"He's a British citizen, he was arrested by British authorities, and the crimes were committed in Britain," Todner says. "But America say they want him, and under the new extradition treaty, they're very close to getting him."

In 2003, the computers of the U.S. Department of Defense logged 54,000 attempted intrusions. That number leaped to 79,000 in 2004, 1,300 of which were successful. The vast majority of those breaches were of "low-risk" computers, according to the Joint Task Force for Global Network Operations (JTF-GNO) under the U.S. Strategic Command. "The nature of the threat is large and diverse," a JTF-GNO spokesperson says. "It includes recreational hackers, self-styled cybervigilantes, various groups with nationalistic or ideological agendas, transnational actors, and nation-states."

In recent years, punishments by the U.S. have paled next to the 60 years McKinnon may face. Ikenna Iffih of Boston got two years' probation and a $5,000 fine in 2000 for hacking computers at NASA and the Department of Defense, intercepting log-in names and passwords and sabotaging communications. Kenneth Kwak of Chantilly, Virginia, was sentenced to five months in prison last May for using remote-control software to monitor his Department of Education supervisor's e-mail and other Web activity. Overseas hackers have received similar punishments. Ehud Tenenbaum was given an 18-month prison sentence in 2001 in his home country, Israel, for masterminding attacks on Pentagon networks (and two California teens working with him got probation). American officials never attempted to extradite Tenenbaum. But they want McKinnon.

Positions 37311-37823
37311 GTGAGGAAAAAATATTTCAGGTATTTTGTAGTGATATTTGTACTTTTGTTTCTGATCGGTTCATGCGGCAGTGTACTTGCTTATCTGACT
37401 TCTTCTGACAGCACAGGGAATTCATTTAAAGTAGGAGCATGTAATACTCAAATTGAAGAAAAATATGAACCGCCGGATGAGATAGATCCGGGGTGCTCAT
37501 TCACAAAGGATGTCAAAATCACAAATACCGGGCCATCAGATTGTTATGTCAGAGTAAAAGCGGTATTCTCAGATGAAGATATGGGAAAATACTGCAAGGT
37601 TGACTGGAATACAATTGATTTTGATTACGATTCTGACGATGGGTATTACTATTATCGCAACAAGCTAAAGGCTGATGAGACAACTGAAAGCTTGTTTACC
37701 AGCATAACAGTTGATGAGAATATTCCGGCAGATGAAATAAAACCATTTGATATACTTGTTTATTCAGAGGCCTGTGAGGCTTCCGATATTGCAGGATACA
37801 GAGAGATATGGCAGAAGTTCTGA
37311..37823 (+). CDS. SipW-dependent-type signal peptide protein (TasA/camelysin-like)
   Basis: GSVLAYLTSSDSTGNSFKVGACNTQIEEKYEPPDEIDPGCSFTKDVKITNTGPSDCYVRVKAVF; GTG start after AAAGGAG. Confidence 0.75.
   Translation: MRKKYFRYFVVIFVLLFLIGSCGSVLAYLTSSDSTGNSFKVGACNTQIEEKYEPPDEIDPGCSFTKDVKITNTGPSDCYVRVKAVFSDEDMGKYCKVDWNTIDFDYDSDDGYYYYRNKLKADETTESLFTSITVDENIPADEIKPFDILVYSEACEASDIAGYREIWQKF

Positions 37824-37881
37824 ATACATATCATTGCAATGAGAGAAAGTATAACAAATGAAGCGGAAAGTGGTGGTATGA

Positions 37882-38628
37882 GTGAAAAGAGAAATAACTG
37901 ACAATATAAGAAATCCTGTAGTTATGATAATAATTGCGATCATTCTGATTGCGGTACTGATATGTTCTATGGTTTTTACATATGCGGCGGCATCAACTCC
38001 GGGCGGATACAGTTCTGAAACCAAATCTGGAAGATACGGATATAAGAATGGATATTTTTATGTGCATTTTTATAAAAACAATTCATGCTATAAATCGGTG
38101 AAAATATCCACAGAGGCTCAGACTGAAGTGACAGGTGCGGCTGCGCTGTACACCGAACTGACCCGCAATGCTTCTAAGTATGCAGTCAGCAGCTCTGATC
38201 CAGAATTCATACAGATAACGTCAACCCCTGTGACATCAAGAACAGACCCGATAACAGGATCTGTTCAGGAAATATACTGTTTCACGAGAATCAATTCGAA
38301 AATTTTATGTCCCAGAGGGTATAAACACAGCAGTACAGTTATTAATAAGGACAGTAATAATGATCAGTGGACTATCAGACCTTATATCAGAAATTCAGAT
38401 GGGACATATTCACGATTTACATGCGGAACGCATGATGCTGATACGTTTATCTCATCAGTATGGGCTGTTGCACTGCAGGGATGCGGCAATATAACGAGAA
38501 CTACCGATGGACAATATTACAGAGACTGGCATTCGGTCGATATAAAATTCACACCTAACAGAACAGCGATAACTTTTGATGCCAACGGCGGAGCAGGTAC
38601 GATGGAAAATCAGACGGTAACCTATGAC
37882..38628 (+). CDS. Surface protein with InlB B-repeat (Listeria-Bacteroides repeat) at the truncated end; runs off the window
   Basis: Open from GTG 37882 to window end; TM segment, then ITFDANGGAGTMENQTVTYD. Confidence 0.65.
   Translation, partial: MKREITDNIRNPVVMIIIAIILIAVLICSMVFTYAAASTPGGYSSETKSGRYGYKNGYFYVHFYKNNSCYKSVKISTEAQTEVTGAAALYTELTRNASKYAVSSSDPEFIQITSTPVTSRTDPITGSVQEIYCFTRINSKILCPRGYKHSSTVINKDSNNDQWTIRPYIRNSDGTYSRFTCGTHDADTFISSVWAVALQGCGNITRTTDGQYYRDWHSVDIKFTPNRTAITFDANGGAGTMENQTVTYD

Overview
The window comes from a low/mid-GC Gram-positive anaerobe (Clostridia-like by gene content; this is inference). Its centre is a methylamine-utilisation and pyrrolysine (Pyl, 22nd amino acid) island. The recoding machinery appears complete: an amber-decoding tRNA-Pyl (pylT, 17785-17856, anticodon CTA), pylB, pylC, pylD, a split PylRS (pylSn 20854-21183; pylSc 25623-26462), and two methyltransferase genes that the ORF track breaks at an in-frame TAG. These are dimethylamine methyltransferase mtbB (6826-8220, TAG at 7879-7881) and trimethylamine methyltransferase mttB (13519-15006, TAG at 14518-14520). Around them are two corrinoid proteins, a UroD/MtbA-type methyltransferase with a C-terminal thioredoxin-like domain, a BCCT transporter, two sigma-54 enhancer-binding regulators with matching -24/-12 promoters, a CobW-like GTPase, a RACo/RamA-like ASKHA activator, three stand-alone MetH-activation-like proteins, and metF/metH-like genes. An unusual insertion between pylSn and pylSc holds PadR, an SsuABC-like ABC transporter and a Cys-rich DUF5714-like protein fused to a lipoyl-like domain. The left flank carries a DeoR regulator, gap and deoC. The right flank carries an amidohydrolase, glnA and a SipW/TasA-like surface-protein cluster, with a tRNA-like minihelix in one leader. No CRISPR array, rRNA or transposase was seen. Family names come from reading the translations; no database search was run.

The U.S. charges McKinnon with having penetrated 92 networks belonging to the U.S. Army, Navy, Air Force, Department of Defense, and NASA, and having paralyzed the computers used by these agencies, inflicting some $900,000 in damage. Christopher Christie, then Newark's U.S. attorney, called McKinnon "an incredibly sophisticated cybercriminal" who had shut down the network at the Naval Weapons Station Earle, in Sandy Hook Bay, New Jersey, shortly after September 11, 2001—"when we, as a nation, had to summon all of our defenses against further attack." His case was announced to the media by Paul McNulty, then the U.S. attorney for the Eastern District of Virginia, whose all-star cases include "20th hijacker" Zacarias Moussaoui and "American Taliban" John Walker Lindh.

McKinnon insists his motivations were benign: He says he wanted information about UFOs and suppressed technology. Once, he says, he found an Excel file deep within a network of the U.S. Navy: a list of officers marked "non-terrestrial," supporting (in his mind, anyway) a popular UFOlogy rumor: that the U.S. maintains weapons and military bases in outer space. "But I saw other stuff," he says. "The U.S. were hot on North Korea, and the jailer files in military bases in America astonished me. Worrying stuff. Murders, rapes, drugs, violence. This is just before these guys were about to be sent to Afghanistan."

His hacking name was SOLO—with good reason, he says. "I never told anyone other than a few friends what I found, never helped anyone else hack," he says. In 2000, trying to reinvigorate a faltering life—a troubled relationship, a career dependent on temporary contracts—he began his obsessive late-night, pot-fueled cybersearches. "It was a distraction from problems," he says. "I stopped looking for work, never thought about going on holiday."